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Algebraic Manipulation

  1. May 24, 2012 #1
    1. The problem statement, all variables and given/known data
    Simplify so that there is no square root function. Leave it in terms of S

    S = xc^2 / (1 - 2Gy/rc^2)^1/2

    [tex] s = \frac{xc^2}{(1-\frac{2Gy}{rc^2})^{1/2}}[/tex]

    Attempt

    I've tried too many things, it would be too cumbersome to copy all of it down.
     
  2. jcsd
  3. May 24, 2012 #2

    rock.freak667

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    Homework Helper

    Try squaring both sides and making the fraction simpler. Not sure which term you want as the subject though.
     
  4. May 24, 2012 #3
    I've done that, but ultimately we need it to be an explicit function of E, so you will still have to take the square root of the right side and it doesn't seem to be possible to simplify it.
     
  5. May 24, 2012 #4

    Mark44

    Staff: Mentor

    You've been around here long enough to know the drill. You don't need to copy all of it down, but you do need to show some effort. I cut you some slack this time.

    E? There's no E in this problem.
     
  6. May 25, 2012 #5
    Sorry, mistype. I meant S.

    Sorry about that.
     
  7. May 26, 2012 #6

    HallsofIvy

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    Staff Emeritus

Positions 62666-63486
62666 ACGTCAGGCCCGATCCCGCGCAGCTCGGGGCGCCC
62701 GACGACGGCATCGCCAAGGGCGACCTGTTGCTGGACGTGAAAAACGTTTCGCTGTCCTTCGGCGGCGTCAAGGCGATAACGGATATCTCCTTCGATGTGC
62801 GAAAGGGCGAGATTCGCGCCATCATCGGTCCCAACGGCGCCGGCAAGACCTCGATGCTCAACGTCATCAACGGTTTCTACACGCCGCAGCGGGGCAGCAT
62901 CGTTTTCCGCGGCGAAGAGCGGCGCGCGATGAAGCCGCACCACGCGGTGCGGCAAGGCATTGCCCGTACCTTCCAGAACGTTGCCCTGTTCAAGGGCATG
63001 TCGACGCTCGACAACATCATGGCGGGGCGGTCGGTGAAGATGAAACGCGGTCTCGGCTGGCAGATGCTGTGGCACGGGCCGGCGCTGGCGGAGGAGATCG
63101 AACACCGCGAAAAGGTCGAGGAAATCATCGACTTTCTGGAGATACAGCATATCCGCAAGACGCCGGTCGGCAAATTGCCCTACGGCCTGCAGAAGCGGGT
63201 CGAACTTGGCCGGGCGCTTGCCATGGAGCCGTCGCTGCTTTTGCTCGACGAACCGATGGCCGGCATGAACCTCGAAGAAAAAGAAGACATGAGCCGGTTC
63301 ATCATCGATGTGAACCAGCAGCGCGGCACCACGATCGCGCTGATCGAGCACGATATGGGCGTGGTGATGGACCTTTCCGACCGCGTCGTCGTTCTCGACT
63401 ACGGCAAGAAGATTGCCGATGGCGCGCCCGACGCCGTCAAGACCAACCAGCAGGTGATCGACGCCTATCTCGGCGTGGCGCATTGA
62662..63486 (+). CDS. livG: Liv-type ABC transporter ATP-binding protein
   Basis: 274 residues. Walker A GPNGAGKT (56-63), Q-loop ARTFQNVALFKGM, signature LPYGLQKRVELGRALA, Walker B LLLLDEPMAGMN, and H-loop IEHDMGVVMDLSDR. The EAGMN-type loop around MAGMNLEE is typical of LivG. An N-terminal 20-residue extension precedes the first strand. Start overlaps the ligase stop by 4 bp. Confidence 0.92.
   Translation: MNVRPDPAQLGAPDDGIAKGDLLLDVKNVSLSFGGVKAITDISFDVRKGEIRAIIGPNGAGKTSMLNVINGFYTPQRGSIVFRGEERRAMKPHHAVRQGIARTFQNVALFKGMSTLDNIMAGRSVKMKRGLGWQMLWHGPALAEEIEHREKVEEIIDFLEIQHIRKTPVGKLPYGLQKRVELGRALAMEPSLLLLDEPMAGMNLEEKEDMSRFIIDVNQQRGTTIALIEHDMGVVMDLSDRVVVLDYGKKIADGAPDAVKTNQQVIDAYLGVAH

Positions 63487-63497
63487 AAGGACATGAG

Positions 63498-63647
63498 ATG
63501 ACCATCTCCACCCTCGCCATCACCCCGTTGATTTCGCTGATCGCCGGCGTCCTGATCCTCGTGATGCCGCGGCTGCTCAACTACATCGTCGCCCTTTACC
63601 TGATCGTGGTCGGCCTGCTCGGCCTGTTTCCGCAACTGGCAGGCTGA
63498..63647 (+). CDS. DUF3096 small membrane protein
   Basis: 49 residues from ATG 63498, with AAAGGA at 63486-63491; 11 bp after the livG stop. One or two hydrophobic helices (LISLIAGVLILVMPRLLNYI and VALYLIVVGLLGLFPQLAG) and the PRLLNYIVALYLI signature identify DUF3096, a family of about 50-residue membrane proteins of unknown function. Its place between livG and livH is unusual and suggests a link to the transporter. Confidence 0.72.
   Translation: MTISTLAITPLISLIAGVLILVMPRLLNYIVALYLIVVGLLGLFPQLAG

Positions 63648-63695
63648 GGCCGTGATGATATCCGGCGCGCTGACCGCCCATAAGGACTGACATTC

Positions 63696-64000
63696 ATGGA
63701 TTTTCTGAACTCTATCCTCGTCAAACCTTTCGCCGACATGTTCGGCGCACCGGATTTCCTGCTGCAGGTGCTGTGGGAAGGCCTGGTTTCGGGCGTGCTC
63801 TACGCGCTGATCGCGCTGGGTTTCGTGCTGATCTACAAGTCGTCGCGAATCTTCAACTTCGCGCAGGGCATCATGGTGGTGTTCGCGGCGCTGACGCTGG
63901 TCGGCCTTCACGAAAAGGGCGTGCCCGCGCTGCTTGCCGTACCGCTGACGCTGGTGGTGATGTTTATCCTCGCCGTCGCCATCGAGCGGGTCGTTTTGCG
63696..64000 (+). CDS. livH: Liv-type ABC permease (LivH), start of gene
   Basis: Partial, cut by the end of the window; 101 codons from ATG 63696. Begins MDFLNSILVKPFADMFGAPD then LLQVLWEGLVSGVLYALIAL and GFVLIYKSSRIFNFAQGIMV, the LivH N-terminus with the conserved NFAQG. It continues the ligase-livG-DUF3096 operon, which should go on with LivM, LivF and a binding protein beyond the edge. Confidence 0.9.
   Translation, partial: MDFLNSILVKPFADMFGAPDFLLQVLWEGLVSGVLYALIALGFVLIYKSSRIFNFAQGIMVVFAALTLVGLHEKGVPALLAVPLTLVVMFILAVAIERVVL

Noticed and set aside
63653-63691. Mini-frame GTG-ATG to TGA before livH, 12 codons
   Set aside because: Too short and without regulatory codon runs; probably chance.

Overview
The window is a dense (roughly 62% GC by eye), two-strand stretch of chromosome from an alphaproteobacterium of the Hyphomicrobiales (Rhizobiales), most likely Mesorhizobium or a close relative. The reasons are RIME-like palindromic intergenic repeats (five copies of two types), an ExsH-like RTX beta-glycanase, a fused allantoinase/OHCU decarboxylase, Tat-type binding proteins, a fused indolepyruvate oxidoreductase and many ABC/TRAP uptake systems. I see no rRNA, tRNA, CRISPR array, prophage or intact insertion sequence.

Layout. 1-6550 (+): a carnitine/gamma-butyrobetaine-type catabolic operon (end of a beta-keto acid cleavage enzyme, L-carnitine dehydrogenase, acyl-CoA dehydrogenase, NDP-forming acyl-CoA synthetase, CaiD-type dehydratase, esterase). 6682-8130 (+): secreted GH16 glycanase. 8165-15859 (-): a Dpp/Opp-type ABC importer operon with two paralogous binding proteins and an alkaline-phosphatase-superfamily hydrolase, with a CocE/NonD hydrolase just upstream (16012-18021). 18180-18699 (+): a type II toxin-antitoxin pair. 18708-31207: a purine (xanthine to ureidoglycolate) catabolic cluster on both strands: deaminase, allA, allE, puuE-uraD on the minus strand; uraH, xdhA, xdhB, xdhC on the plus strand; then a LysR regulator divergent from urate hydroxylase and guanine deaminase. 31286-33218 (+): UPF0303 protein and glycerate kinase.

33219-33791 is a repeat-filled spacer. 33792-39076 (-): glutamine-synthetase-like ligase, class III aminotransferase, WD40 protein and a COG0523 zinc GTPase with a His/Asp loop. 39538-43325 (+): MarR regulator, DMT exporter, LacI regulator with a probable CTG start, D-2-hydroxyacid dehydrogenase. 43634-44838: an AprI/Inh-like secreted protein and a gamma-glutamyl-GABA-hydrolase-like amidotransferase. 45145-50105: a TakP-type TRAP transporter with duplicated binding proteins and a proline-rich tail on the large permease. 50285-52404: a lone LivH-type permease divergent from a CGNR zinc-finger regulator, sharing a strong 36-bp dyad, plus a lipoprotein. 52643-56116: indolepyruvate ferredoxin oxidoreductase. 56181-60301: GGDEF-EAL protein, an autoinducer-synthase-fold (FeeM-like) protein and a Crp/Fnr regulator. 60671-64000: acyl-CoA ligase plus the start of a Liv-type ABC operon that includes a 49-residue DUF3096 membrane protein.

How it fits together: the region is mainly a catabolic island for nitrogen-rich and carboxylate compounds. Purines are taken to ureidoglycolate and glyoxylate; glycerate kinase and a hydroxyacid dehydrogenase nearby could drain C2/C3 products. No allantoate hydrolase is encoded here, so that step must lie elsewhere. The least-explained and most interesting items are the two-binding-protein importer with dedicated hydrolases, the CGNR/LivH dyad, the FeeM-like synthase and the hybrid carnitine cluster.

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    What, exactly, do you mean by "no square root function"? You can, of course, immediately replace the square root by a 1/2 power, as you have done. Why is that not a correct answer? You can, of course, proceed to combine the fraction and simplify but you will still have 1/2 powers whatever you do.
     
  8. May 26, 2012 #7
    Thanks for your time.

    The 1/2 power is the equivalent of the square root so that defeats the purpose.
     
  9. May 26, 2012 #8

    Mark44

    Staff: Mentor

    Is the goal to get rid of the square root in the denominator?
     
  10. May 26, 2012 #9
    Yes, but within the condition that equation is left as an explicit function of E.
     
  11. May 26, 2012 #10
    Multiply the quotient on the right-hand side of the equation by a convenient form of 1; in this case, [tex]\frac{(1 - \frac{2Gy}{rc^2})^\frac{1}{2}}{(1 - \frac{2Gy}{rc^2})^\frac{1}{2}}[/tex]

    This technique is called rationalizing the denominator.
     
    Last edited: May 26, 2012
  12. May 26, 2012 #11

    SammyS

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    There's that "E" again !

    Perhaps ...
    Are you supposed to be solving for y ?​
     
  13. May 26, 2012 #12
    [tex]s = \frac{xc^2}{(1-\frac{2Gy}{rc^2})^{1/2}} \frac{(1 - \frac{2Gy}{rc^2})^\frac{1}{2}}{(1 - \frac{2Gy}{rc^2})^\frac{1}{2}} [/tex]

    [tex] s = xc^2 \frac{\sqrt{1 - \frac{2Gy}{rc^2}}} {1-\frac{2Gy}{rc^2}}[/tex]
    [tex] s = xc^2 \sqrt{1 - \frac{2G}{rc^2}} (1 - \frac{rc^2}{2Gy})[/tex]
    Whoops.

    No, for S.
     
    Last edited: May 26, 2012
  14. May 26, 2012 #13
    There is no longer a square root in the denominator, so you have succeeded in eliminating the square root in the denominator. However, I am afraid the last step is incorrect because

    [tex]\frac{1}{1 - \frac{2Gy}{rc^2}} \neq 1 - \frac{rc^2}{2Gy}[/tex]

    The penultimate step is the last correct step.
     
  15. May 26, 2012 #14
    True, I've rewrote it below.

    [tex] s = xc^2 \sqrt{1 - \frac{2G}{rc^2}} \frac{1}{1 - \frac{2Gy}{rc^2}}[/tex]
     
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